Is Alimony Dischargeable in Bankruptcy?

Alimony, also called spousal support, domestic support obligation, or maintenance, is a payment from one ex-spouse to another. The payments are typically made after a divorce or legal separation. Alimony can be ordered by a court or agreed upon by the divorcing parties. The spouse who is paying the bills is called the “supporting spouse” that contributes funds to the “dependent spouse”.

Alimony, like child support, is a domestic support obligation that cannot be eliminated in bankruptcy. How can a person afford alimony? Filing Chapter 7 or Chapter 13 bankruptcy might allow an alimony payer to get other debts erased and make the alimony payment more affordable.

How is alimony paid?

Alimony is money paid to a spouse or former spouse after a divorce to assist with ongoing living expenses, such as food. It may be paid in one lump sum or regularly, such as weekly or monthly.

Typically, alimony is paid every month. A judge will sometimes command a spouse to pay a specific sum of money to the other spouse as maintenance, such as in cash or through the transfer of property (separate from the regular process of dividing the couple’s marital property).

Is alimony an unsecured debt?  

Unsecured debt is debt that does not have any collateral pledged to the creditor. In certain loans, such as mortgages and automobile loans, if payments are not made on time, the lender has the legal right to seize the debtor’s property.

An obligation to pay alimony is not suspended or halted by filing for bankruptcy. Whether a divorce decree-determined duty is dischargeable depends on whether it is classified as support or property settlement.

In many cases, obligations for property settlement may be canceled in bankruptcy, but alimony payments can’t. Whether an obligation is a support or property settlement obligation is made by federal bankruptcy legislation rather than state law.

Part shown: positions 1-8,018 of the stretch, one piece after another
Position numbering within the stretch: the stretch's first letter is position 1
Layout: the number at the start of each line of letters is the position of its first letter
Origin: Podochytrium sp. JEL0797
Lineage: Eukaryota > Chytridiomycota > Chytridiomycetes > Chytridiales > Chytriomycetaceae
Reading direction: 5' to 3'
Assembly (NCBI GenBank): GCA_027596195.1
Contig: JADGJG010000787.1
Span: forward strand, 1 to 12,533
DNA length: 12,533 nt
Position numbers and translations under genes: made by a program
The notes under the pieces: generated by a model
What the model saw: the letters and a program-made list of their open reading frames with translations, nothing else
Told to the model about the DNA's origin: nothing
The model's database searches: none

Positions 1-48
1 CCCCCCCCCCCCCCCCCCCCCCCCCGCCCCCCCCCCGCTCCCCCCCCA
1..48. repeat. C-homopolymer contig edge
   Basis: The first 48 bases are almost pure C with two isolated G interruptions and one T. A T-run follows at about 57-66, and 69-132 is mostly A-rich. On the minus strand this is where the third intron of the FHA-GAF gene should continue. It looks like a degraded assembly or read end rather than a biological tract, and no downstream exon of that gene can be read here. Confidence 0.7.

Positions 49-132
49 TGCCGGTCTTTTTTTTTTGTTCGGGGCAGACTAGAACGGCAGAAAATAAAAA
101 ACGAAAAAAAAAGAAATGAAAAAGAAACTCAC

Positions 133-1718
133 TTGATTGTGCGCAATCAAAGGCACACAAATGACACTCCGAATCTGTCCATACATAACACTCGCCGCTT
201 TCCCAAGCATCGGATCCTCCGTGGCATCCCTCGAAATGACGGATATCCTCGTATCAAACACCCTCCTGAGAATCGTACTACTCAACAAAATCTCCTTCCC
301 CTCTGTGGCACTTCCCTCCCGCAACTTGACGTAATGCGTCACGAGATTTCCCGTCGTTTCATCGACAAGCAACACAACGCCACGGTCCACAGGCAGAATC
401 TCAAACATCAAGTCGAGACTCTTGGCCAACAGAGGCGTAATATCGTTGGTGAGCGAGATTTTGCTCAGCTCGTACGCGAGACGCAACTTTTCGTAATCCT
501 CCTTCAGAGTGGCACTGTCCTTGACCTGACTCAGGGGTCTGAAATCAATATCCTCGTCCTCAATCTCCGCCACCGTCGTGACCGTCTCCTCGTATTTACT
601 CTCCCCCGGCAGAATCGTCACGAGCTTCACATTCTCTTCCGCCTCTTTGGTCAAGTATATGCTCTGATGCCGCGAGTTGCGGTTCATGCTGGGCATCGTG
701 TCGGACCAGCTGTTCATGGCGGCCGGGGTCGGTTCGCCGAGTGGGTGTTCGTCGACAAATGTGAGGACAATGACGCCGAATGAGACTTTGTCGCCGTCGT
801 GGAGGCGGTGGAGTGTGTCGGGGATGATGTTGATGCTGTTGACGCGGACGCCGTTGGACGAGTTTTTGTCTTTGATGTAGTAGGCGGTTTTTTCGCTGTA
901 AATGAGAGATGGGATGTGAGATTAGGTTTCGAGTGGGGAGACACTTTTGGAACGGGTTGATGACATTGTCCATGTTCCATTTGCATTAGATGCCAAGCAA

How does debt affect alimony?

A judge will consider numerous factors when determining whether or not to award alimony, including the paying party’s financial situation.

In certain circumstances, a judge will demand one spouse to reimburse the debts of the other as alimony. In other situations, a judge will forgo ordering alimony if the paying spouse would incur greater debt paying alimony.

If you’re receiving alimony, you must reveal how much money you receive each month. Take the last six months of receipts and calculate the average monthly amount if your payments fluctuate.

Means test and alimony

The means test is based on your income, which alimony payments may impact. Alimony obligations aren’t discharged in bankruptcy. The automatic stay, however, might influence a debtor’s obligation to pay alimony during a pending bankruptcy case. Filing for bankruptcy may also impact any changes to alimony terms.

In any case, there are a few exceptions to the application of the automatic stay. One such exception is alimony claims in court. As a result, the automatic stay will not prevent the commencement or extension of a legal action related to alimony payments in civil or family court as long as it does not involve the non-filing spouse seeking to distribute property that is part of the bankruptcy estate.

If a debtor’s income is being withheld as the consequence of an administrative or judicial order for family support duties, it will continue even if he or she files for bankruptcy. Wage garnishments will not be stopped by the automatic stay in this instance.


What debts are not dischargeable in Chapter 13?

The following debts are not discharged in a chapter 13 bankruptcy:

  • A home purchase or mortgage is one of the most important long-term financial commitments you’ll make.
  • Certain debts for alimony or child support, income taxes that have been assessed within the 3 years before your bankruptcy filing, government-funded or guaranteed educational loans, and benefit overpayments are not dischargeable.
  • Personal expenses resulting from death or personal injury caused by a driver who was intoxicated

Can you go to jail for not paying alimony in Michigan?

Failure to pay spousal support may result in a host of penalties, including civil and/or criminal ones. A person can be charged with a felony in Michigan and face up to four years in prison if they do not pay alimony on time or in the amount set by the court.

Spousal support is not always given in a divorce case, according to Michigan divorce law. If one spouse asks for spousal support and the couple cannot agree on assets or property division, the court must rule on whether spousal support is required.